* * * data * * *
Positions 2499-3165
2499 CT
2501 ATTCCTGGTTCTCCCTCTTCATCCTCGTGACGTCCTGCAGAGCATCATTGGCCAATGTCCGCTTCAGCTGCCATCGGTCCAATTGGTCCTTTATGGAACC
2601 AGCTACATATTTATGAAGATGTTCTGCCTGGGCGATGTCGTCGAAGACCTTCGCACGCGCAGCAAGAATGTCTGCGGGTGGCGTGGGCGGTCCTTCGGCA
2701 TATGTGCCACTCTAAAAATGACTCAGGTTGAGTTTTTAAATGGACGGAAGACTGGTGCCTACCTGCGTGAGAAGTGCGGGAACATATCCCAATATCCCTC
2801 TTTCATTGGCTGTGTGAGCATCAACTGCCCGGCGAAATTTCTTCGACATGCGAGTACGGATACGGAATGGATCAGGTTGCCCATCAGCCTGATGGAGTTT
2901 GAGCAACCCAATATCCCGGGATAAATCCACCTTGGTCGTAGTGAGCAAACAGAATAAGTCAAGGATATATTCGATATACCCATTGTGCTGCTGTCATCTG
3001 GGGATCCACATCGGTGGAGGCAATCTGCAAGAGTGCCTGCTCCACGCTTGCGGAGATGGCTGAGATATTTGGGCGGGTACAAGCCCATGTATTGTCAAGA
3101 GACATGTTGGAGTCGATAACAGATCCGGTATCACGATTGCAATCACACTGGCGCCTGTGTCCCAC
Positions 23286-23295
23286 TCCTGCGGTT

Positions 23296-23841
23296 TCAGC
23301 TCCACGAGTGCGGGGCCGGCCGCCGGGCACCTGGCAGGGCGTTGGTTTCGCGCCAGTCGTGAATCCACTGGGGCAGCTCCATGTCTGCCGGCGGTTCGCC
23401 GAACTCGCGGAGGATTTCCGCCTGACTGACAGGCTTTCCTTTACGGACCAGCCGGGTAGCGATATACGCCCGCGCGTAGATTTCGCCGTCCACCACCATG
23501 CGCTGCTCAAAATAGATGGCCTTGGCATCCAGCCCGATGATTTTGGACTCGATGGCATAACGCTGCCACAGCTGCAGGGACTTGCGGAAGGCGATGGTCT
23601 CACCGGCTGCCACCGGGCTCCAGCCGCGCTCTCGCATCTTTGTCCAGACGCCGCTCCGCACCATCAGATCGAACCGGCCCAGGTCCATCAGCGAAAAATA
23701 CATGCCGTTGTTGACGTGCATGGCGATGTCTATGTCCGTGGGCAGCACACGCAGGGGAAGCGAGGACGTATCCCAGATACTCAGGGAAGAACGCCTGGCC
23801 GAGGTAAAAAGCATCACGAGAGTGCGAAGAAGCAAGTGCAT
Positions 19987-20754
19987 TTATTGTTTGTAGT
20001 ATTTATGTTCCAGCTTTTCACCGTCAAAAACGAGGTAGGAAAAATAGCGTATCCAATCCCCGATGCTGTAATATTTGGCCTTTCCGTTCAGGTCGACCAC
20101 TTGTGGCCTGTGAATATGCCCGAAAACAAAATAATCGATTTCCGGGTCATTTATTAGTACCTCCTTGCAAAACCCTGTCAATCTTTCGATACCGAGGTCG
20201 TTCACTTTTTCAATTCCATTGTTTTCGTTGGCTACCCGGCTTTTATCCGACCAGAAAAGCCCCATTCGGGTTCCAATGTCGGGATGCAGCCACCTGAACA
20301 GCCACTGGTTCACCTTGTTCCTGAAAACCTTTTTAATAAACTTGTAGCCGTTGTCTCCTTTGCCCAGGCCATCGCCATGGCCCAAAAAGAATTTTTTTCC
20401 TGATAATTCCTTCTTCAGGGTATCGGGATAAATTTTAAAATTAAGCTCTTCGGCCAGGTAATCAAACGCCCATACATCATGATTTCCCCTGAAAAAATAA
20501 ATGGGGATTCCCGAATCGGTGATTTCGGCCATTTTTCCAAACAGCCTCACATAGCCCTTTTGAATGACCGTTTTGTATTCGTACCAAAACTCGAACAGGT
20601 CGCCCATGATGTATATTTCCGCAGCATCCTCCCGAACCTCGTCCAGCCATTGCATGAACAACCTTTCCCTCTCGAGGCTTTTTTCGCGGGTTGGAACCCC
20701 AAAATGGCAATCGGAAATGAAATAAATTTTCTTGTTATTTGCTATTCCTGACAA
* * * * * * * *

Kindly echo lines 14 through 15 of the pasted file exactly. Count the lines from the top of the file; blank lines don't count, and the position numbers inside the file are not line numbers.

23301 TCCACGAGTGCGGGGCCGGCCGCCGGGCACCTGGCAGGGCGTTGGTTTCGCGCCAGTCGTGAATCCACTGGGGCAGCTCCATGTCTGCCGGCGGTTCGCC
23401 GAACTCGCGGAGGATTTCCGCCTGACTGACAGGCTTTCCTTTACGGACCAGCCGGGTAGCGATATACGCCCGCGCGTAGATTTCGCCGTCCACCACCATG